Saigon cinnamon, also known as Vietnamese cinnamon or Vietnamese cassia, comes from the tree Cinnamomum loureiroi (1Trusted Source).
Used in many dishes around the world, it has a strong, sweet, and spicy flavor and aroma.
What’s more, Saigon cinnamon is linked to a number of health benefits.
This article tells you everything you need to know about Saigon cinnamon, including its potential benefits and how it differs from other varieties.
What makes Saigon cinnamon different
There are two main classes of cinnamon — Ceylon and cassia.
They comprise four major species, most of which — including Saigon cinnamon — are considered cassia varieties (1Trusted Source).
Saigon cinnamon contains more cinnamaldehyde than other types. This compound is responsible for its strong flavor and aroma and has powerful antioxidant and anti-inflammatory properties (1Trusted Source).
Coumarin is a chemical naturally found in cinnamon that can have toxic effects. Based on animal research, the European Food Safety Authority determined a tolerable daily intake to be 0.05 mg per pound (0.1 mg per kilogram) of body weight (3Trusted Source, 4Trusted Source).
This equates to about 1 teaspoon (2.5 grams) of Saigon cinnamon daily.
Ceylon cinnamon, which is derived from the inner bark of the Cinnamomum verum tree and considered “true cinnamon,” is much lower in coumarin and poses less risk of toxicity (1Trusted Source, 2Trusted Source).
Still, as this type is more expensive, most grocery stores carry the cheaper cassia variety.
SUMMARYSaigon cinnamon is a species of cassia cinnamon with a stronger flavor and aroma than other varieties. Though it’s considered to be lower quality than Ceylon cinnamon, it’s less expensive and easily found in grocery stores.
Saigon cinnamon has been linked to several health benefits.
May help reduce blood sugar levels
Research suggests that cinnamon may help reduce blood sugar, which is especially important for people with diabetes.
Saigon cinnamon is a type of cassia cinnamon, which may play a role in reducing insulin resistance.
What’s more, several studies in people with diabetes indicate that taking 1–6 grams of cinnamon in supplement form daily for 4–16 weeks may moderately reduce blood sugar levels (5Trusted Source, 6Trusted Source).
However, these studies refer to cassia cinnamon in general and not the Saigon variety specifically.
Though cinnamon may moderately affect your blood sugar levels, most studies have been too small or haven’t found sufficient evidence to support its effectiveness for this use. Thus, more research is needed (3Trusted Source).
Rich in antioxidants and anti-inflammatory compounds
The spice also contains several anti-inflammatory compounds that can benefit your health.
Chronic inflammation is linked to several conditions, such as type 2 diabetes, metabolic syndrome, certain cancers, and heart disease (8Trusted Source).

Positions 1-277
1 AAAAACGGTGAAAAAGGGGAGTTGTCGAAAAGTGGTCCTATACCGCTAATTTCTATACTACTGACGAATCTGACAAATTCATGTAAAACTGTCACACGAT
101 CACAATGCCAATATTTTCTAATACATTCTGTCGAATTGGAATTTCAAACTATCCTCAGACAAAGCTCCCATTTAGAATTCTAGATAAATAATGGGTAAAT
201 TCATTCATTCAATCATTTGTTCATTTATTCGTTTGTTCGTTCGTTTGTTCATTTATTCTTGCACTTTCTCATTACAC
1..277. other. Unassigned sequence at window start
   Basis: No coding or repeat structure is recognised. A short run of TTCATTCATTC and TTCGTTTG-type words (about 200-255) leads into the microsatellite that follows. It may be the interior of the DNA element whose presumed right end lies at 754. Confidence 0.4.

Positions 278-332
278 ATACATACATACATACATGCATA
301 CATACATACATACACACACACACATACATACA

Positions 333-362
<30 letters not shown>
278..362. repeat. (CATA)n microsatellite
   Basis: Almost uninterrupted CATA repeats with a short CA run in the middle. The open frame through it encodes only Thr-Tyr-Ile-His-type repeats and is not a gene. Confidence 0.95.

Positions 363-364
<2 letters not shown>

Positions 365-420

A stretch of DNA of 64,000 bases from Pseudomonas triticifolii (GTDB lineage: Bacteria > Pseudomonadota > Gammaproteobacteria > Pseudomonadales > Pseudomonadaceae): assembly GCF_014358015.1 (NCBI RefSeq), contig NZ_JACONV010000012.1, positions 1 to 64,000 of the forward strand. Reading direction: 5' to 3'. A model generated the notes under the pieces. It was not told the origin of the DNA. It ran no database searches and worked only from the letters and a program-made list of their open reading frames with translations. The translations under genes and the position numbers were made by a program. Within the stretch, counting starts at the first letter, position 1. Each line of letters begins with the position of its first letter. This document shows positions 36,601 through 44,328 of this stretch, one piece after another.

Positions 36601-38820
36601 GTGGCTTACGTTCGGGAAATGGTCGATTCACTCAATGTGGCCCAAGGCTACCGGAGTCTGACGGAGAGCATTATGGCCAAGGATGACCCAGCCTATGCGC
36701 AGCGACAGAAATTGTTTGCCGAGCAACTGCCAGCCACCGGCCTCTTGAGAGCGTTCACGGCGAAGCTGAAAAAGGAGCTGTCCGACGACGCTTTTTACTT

Diets rich in antioxidants and anti-inflammatory compounds are associated with a reduced risk of many of these and other illnesses (7Trusted Source).
Saigon cinnamon is high in cinnamaldehyde — the compound that gives the spice its unique flavor and aroma. This compound is also responsible for many of its antioxidant and anti-inflammatory properties (1Trusted Source, 3Trusted Source, 9Trusted Source).
In fact, cinnamaldehyde is the main substance in cassia varieties, accounting for nearly 73% of its composition (11).
Additionally, human studies indicate that supplementing with high doses of cinnamon extract can increase blood antioxidant levels and decrease markers of oxidative stress, which can lead to cellular damage (9Trusted Source, 14Trusted Source).
Though research is promising, more studies are needed to understand the antioxidant and anti-inflammatory properties of Saigon cinnamon specifically.
May have antibacterial and antimicrobial properties
Indeed, the spice is used in both food and cosmetic products to decrease the risk of bacterial contamination (19Trusted Source).
However, few studies are available on Saigon cinnamon specifically.
Another test-tube study observed that cinnamon extract oil may be more effective than other oils at targeting and eradicating Borrelia sp., the bacteria that causes Lyme disease (21Trusted Source).
Though the antibacterial and antimicrobial properties of cinnamon are promising, more studies in humans and on Saigon cinnamon specifically are needed to better understand these effects.
Here are some additional suggested benefits of Saigon cinnamon:
- Improves taste. According to one study, adding Saigon cinnamon to foods may improve palatability. Additionally, due to its naturally sweet and spicy taste, it may be a good alternative to low-calorie sweeteners (22Trusted Source).
- Strong flavor. Saigon cinnamon has a stronger flavor than other varieties, perhaps making it a preferable choice if you enjoy a more robust flavor.
SUMMARYSaigon cinnamon may reduce blood sugar levels and have antioxidant, anti-inflammatory, and antibacterial effects. Plus, it’s a tasty addition to your diet. Nonetheless, more research on Saigon cinnamon specifically is needed.
You can easily add it to baked goods, yogurt, cereal, and even certain savory dishes.
Here are some ways to enjoy Saigon cinnamon:
- Sprinkle it on oatmeal.
- Add it to a smoothie.
- Bake with it in muffins, pies, or breads.
- Add it to curries or marinades.
- Add whole cinnamon sticks to a pot of tea.
SUMMARYSaigon cinnamon can easily be added to your diet and used in a variety of dishes.